Experience: Cross-Technology Radio Respiratory Monitoring Performance Study

Authors:
Peter Hillyard Xandem Technology
Anh Luong Carnegie Mellon University
Alemayehu Solomon Abrar University of Utah
Neal Patwari University of Utah, Xandem Technology
Krishna Sundar, Robert Farney, And Jason Burch Health Sciences Center, University of Utah
Christina A. Porucznik Department of Family and Preventive Medicine, University of Utah School of Medicine
Sarah Pollard Department of Surgery, University of Utah School of Medicine

Introduction:

This paper addresses the performance of systems which use commercial wireless devices to make bistatic RF channel measurements for non-contact respiration sensing. In this paper, the authors deploy an extensive real-world comparative human subject study.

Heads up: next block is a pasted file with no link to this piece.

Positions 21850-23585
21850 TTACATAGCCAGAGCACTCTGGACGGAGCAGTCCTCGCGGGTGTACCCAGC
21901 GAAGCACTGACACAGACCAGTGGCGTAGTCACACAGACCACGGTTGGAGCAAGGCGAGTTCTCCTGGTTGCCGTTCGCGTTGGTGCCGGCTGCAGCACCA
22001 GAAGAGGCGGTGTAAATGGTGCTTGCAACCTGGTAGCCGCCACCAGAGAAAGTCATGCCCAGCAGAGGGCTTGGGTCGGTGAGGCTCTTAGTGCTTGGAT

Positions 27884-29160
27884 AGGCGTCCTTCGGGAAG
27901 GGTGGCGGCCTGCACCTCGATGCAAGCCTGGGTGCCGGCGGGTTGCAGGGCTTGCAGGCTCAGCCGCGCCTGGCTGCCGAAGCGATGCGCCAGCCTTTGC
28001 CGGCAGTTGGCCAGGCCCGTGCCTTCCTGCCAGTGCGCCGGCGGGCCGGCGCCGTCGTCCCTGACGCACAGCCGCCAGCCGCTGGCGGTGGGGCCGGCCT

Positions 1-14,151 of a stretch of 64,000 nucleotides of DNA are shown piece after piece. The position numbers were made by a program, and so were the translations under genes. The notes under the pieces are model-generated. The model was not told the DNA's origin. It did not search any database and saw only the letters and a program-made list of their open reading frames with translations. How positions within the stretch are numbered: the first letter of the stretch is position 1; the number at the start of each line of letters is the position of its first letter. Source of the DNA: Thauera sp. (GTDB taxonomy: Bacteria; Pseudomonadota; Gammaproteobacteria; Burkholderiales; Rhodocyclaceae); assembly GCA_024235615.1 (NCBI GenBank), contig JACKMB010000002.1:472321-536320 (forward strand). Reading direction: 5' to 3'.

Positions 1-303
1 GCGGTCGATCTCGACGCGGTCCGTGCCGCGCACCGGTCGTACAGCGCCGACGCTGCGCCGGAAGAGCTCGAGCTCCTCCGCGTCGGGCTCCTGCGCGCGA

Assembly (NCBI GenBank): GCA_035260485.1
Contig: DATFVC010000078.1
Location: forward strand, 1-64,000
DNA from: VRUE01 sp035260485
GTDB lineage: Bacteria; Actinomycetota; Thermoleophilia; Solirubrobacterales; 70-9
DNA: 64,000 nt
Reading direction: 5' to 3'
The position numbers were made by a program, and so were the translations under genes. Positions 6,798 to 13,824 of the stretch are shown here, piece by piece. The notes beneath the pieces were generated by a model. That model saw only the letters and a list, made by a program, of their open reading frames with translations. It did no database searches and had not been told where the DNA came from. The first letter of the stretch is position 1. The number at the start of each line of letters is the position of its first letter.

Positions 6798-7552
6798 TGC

Abstract:

This paper addresses the performance of systems which use commercial wireless devices to make bistatic RF channel measurements for non-contact respiration sensing. Published research has typically presented results from short controlled experiments on one system. In this paper, we deploy an extensive real-world comparative human subject study. We observe twenty patients during their overnight sleep (a total of 160 hours), during which contact sensors record groundtruth breathing data, patient position is recorded, and four diferent RF breathing monitoring systems simultaneously record measurements. We evaluate published methods and algorithms. We find that WiFi channel state information measurements provide the most robust respiratory rate estimates of the four RF systems tested. However, all four RF systems have periods during which RF-based breathing estimates are not reliable.

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